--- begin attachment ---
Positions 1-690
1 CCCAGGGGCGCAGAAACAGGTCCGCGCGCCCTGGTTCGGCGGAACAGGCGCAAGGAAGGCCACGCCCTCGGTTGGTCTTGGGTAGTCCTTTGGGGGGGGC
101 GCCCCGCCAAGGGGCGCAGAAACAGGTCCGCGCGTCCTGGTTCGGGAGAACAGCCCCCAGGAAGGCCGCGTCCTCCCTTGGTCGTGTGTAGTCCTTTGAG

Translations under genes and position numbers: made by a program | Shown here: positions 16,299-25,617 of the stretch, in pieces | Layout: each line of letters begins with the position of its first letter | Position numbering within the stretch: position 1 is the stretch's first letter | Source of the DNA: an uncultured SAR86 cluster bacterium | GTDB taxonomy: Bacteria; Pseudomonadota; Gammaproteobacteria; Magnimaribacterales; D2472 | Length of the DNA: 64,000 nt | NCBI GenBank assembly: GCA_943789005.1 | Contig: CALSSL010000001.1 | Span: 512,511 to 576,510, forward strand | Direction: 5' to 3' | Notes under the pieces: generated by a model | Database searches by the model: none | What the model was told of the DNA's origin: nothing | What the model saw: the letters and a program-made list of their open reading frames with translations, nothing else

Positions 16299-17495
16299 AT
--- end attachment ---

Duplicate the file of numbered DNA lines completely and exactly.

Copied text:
Positions 1-690
1 CCCAGGGGCGCAGAAACAGGTCCGCGCGCCCTGGTTCGGCGGAACAGGCGCAAGGAAGGCCACGCCCTCGGTTGGTCTTGGGTAGTCCTTTGGGGGGGGC
101 GCCCCGCCAAGGGGCGCAGAAACAGGTCCGCGCGTCCTGGTTCGGGAGAACAGCCCCCAGGAAGGCCGCGTCCTCCCTTGGTCGTGTGTAGTCCTTTGAG

Translations under genes and position numbers: made by a program | Shown here: positions 16,299-25,617 of the stretch, in pieces | Layout: each line of letters begins with the position of its first letter | Position numbering within the stretch: position 1 is the stretch's first letter | Source of the DNA: an uncultured SAR86 cluster bacterium | GTDB taxonomy: Bacteria; Pseudomonadota; Gammaproteobacteria; Magnimaribacterales; D2472 | Length of the DNA: 64,000 nt | NCBI GenBank assembly: GCA_943789005.1 | Contig: CALSSL010000001.1 | Span: 512,511 to 576,510, forward strand | Direction: 5' to 3' | Notes under the pieces: generated by a model | Database searches by the model: none | What the model was told of the DNA's origin: nothing | What the model saw: the letters and a program-made list of their open reading frames with translations, nothing else

Positions 16299-17495
16299 AT